In an automobile, the engineproduces power and this power is carry to the wheels by use of power train. The first element of this train isclutch. The main function of the clutch is to engage and disengages the engine to the wheel when the driver need or when shifting the gears. Basically clutch may be classified as follow. Types of Clutches: These may classified as follow: According to the method of transmitting torque: 1. Positive clutch (Dog clutch): In the positive clutch, grooves are cut either into the driving member or into the driven member and some extracted parts are situated into both driving and driven member. When the driver releases clutch pedal then these extracted parts insert into grooves and both driving and driven shaft revolve together. When he push the clutch pedal these extracted parts come out from grooves and the engine shaft revolve itself without revolving transmission shaft. 2. Friction clutch: In this types of clutches, friction force is used to engage and disengage the clutch. A friction plate is inserted between the driving member and the driven member of clutch. When the driver releases the clutch pedal, the driven member and driving member of clutch, comes in contact with each other. A friction force works between these two parts. So when the driving member revolves, it makes revolve the driven member of clutch and the clutch is in engage position. This type of clutch is subdivided into four types according to the design of the clutch. A.) Cone clutch: It is a friction type of clutch. As the name, this type of clutch consist a cone mounted on the driven member and the shape of the sides of the flywheel is also shaped as the conical. The surfaces of contact are lined with the friction lining. The cone can be engage and disengage form flywheel by the clutch pedal. B.) Single plate clutch: In the single plate clutch a flywheel is fixed to the engine shaft and a pressure plate is attached to the gear box shaft. This pressure plate is free to move on the spindle of the shaft. A friction plate is situated between the flywheel and pressure plate. Some springs are inserted into compressed position between these plates. When the clutch pedal releases then the pressure plate exerts a force on the friction plate due to spring action. So clutch is in engage position. When the driver pushes the clutch pedal it due to mechanism it serves as the disengagement of clutch. C.) Multi-plate clutch: Multi-plate clutch is same as the single plate clutch but there is two or more clutch plates are inserted between the flywheel and pressure plate. This clutch is compact then single plate clutch for same transmission of torque. D.) Diaphragm clutch: This clutch is similar to the single plate clutch except diaphragm spring is used instead of coil springs for exert pressure on the pressure plate . In the coil springs, one big problem occur that these springs do not distribute the spring force uniformly. To eliminate this problem, diaphragm springs are used into clutches. This clutch is known as diaphragm clutch. 3. Hydraulic clutch: This clutch uses hydraulic fluid to transmit the torque. According to their design, this clutch is subdivided into two types. A.) Fluid coupling: It is a hydraulic unit that replaces a clutch in a semi or fully automatic clutch. In this type of clutch there is no mechanical connection between driving member and driven member. A pump impeller is blotted on a driving member and a turbine runner is bolted on the driven member. Both the above unit is enclosed into single housing filled with a liquid. This liquid serve as the torque transmitter form the impeller to the turbine. When the driving member starts rotating then the impeller also rotates and through the liquid outward by centrifugal action. This liquid then enters the turbine runner and exerts a force on the runner blade. This make the runner as well as the driven member rotate. The liquid from the runner then flows back into the pump impeller, thus complete the circuit. It is not possible to disconnect to the driving member to the driven member when the engine is running. So the fluid coupling is not suitable for ordinary gear box. It is used with automatic or semi-automatic gear box. B.) Hydraulic torque converter: Hydraulic torque converter is same as the electric transformer. The main purpose of the torque converter is to engage the driving member to driven member and increase the torque of driven member. In the torque converter, an impeller is bolted on the driving member, a turbine is bolted on the driven member and a stationary guide vanes are placed between these two members. This all parts are enclosed into single housing which filled with hydraulic liquid. The impeller rotates with the driven member and it through the liquid outward by centrifugal action. This liquid flowing from the impeller to turbine runner exerts a torque on the stationary guide vanes which change the direction of liquid, thereby making possible the transformation of torque and speed. The difference of torque between impeller and turbine depends upon these stationary guide vanes. The hydraulic torque converter is serve the function of clutch as well as the automatic gear box. According to the method of engaging force: 1. Spring types clutch: In this types of clutches, helical or diaphragm springs are used to exert a pressure force on the pressure plate to engage the clutch. These springs are situated between pressure plate and the cover. These springs are inserted into compact position into the clutch. So when it is free to move between these two members, it tends to expand. So it exert a pressure force on the pressure plate thus it brings the clutch in engage position. 2. Centrifugal clutch: As the name in the centrifugal clutch, centrifugal force is used to engage the clutch. This type of clutch does not require any clutch pedal for operating the clutch. The clutch is operated automatically depending upon engine speed. It consist a weight pivoted on the fix member of clutch. When the engine speed increase the weight fly of due to the centrifugal force, operating the bell crank lever, which press the pressure plate. This makes the clutch engage. 3. Semi-centrifugal clutch: One big problem occur in centrifugal clutch is that they work sufficient enough at higher speeds but at lower speed they don’t do their work sufficiently. So the need of another type of clutch occurs, which can work at higher speed as well as at lower speed. This type of clutch is known as semi-centrifugal clutch. This type of clutch uses centrifugal force as well as spring force for keeping it in engaged position. The springs are designed to transmit the torque at normal speed, while the centrifugal force assists in torque transmission at higher speeds. 4. Electro-magnetic clutch: In the electromagnetic clutch electro-magnate is used to exert a pressure force on pressure plate to make the clutch engage. In this type of clutch, the driving plate or the driven plate is attached to the electric coil. When the electricity is provide into these coils then the plate work as the magnate and it attract another plate. So both plates join when the electricity provides and the clutch is in engage position. When the driver cut the electricity, this attraction force disappear, and the clutch is in disengage position. According to the method of control: 1. Manual clutch: In this type, clutch is operate manually by the driven when he need or when shifting the gear. This type of clutch uses some mechanical, hydraulical or electrical mechanism to operate the clutch. All friction clutches are include in it. 2. Automatic clutch: This type of clutch used in modern vehicle. This clutch has self operated mechanism which control the clutch when the vehicle need. Centrifugal clutch, hydraulic torque converter and fluid coupling includes in it. This type of clutch is always used with the automatic transmission box.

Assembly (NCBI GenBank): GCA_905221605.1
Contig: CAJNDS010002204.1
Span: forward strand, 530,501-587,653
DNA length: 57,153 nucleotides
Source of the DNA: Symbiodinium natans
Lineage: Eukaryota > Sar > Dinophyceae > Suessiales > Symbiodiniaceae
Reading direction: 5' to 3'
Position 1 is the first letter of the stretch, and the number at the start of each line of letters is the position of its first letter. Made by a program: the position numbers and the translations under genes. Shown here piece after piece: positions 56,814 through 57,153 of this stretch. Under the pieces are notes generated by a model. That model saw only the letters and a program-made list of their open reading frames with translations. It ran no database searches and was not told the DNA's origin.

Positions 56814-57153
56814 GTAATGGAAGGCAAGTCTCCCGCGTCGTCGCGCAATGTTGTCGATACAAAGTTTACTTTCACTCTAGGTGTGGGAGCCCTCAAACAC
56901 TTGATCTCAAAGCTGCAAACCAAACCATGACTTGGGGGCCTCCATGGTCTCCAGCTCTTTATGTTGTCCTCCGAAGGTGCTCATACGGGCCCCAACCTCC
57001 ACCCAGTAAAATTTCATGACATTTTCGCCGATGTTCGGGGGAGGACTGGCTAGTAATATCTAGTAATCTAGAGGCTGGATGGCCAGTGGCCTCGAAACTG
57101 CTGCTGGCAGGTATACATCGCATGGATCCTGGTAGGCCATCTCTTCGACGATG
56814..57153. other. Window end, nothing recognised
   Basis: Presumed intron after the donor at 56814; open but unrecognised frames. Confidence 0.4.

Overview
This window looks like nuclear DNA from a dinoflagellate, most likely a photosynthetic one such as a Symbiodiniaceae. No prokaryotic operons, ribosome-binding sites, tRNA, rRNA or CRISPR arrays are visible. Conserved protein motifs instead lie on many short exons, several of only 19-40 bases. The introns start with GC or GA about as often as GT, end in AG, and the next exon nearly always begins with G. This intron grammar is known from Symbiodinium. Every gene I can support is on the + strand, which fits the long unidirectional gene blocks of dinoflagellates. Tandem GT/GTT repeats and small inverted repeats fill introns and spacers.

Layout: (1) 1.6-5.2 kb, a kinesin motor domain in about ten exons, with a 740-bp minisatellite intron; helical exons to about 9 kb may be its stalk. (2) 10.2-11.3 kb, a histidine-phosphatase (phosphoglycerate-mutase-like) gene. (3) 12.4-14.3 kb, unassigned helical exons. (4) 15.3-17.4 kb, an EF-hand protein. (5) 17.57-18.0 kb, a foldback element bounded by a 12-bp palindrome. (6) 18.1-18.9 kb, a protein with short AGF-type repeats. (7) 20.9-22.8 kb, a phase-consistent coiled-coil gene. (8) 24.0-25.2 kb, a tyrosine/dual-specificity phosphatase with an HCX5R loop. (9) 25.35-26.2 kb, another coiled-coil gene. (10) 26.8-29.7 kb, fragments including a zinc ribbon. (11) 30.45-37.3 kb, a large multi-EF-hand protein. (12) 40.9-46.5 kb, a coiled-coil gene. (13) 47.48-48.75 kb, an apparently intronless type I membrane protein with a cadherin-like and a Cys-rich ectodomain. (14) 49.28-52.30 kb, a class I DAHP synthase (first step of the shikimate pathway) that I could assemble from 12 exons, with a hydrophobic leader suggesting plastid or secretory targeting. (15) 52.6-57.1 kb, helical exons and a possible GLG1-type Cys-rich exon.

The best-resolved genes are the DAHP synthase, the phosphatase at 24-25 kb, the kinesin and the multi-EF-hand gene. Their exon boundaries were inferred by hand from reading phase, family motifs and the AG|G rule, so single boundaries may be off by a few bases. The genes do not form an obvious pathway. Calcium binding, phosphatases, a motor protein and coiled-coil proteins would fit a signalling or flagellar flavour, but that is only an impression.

7. Selection of material is an important aspect for manufacturing industries . The quality of product is highly depends upon its material properties. These properties are used to distinguish materials from each other. For Example: A harder material is used to make tools.A ductile material is used to draw wires. So the knowledge of mechanical properties of material is desirable for any mechanical student or for any person belongs to mechanical industries. This post brings top 18 mechanical properties. Mechanical properties of material: There are mainly two types of materials. First one is metal and other one is non metals. Metals are classified into two types : Ferrous metals and Non-ferrous metals. Ferrous metals mainly consist iron with comparatively small addition of other materials. It includes iron and its alloy such as cast iron, steel, HSS etc. Ferrous metals are widely used in mechanical industries for its various advantages. Nonferrous metals contain little or no iron. It includes aluminum, magnesium, copper, zinc etc. Most Mechanical properties are associated with metals. These are #1. Strength: The ability of material to withstand load without failure is known as strength. If a material can bear more load, it means it has more strength. Strength of any material mainly depends on type of loading and deformation before fracture. According to loading types, strength can be classified into three types. a. Tensile strength: b. Compressive strength: 3. Shear strength: According to the deformation before fracture, strength can be classified into three types. a. Elastic strength: b. Yield strength: c. Ultimate strength: #2. Homogeneity: If a material has same properties throughout its geometry, known as homogeneous material and the property is known as homogeneity. It is an ideal situation but practically no material is homogeneous. #3. Isotropy: A material which has same elastic properties along its all loading direction known as isotropic material. #4. Anisotropy: A material which exhibits different elastic properties in different loading direction known as an-isotropic material. #5. Elasticity: If a material regain its original dimension after removal of load, it is known as elastic material and the property by virtue of which it regains its original shape is known as elasticity. Every material possess some elasticity. It is measure as the ratio of stress to strain under elastic limit. #6. Plasticity: The ability of material to undergo some degree of permanent deformation without failure after removal of load is known as plasticity. This property is used for shaping material by metal working. It is mainly depends on temperature and elastic strength of material. #7. Ductility: Ductility is a property by virtue of which metal can be drawn into wires. It can also define as a property which permits permanent deformation before fracture under tensile loading. The amount of permanent deformation (measure in percentage elongation) decides either the material is ductile or not. Percentage elongation = (Final Gauge Length – Original Gauge Length )*100/ Original Gauge Length If the percentage elongation is greater than 5% in a gauge length 50 mm, the material is ductile and if it less than 5% it is not. #8. Brittleness: Brittleness is a property by virtue of which, a material will fail under loading without significant change in dimension. Glass and cast iron are well known brittle materials. #9. Stiffness: The ability of material to resist elastic deformation or deflection during loading, known as stiffness. A material which offers small change in dimension during loading is more stiffer. For example steel is stiffer than aluminum. #10. Hardness: The property of a material to resist penetration is known as hardness. It is an ability to resist scratching, abrasion or cutting. It is also define as an ability to resist fracture under point loading. #11. Toughness: Toughness is defined as an ability to withstand with plastic or elastic deformation without failure. It is defined as the amount of energy absorbed before actual fracture. #12. Malleability: A property by virtue of which a metal can flatten into thin sheets, known as malleability. It is also define as a property which permits plastic deformation under compression loading. #13. Machinability: A property by virtue of which a material can be cut easily. #14. Damping: The ability of metal to dissipate the energy of vibration or cyclic stress is called damping. Cast iron has good damping property, that’s why most of machines body made by cast iron. #15. Creep: The slow and progressive change in dimension of a material under influence of its safe working stress for long time is known as creep. Creep is mainly depend on time and temperature. The maximum amount of stress under which a material withstand during infinite time is known as creep strength. #16. Resilience: The amount of energy absorb under elastic limit during loading is called resilience. The maximum amount of the energy absorb under elastic limit is called proof resilience. #17. Fatigue Strength: The failure of a work piece under cyclic load or repeated load below its ultimate limit is known as fatigue. The maximum amount of cyclic load which a work piece can bear for infinite number of cycle is called fatigue strength. Fatigue strength is also depend on work piece shape, geometry, surface finish etc. #18. Embrittlement: The loss of ductility of a metal caused by physical or chemical changes, which make it brittle, is called embrittlement.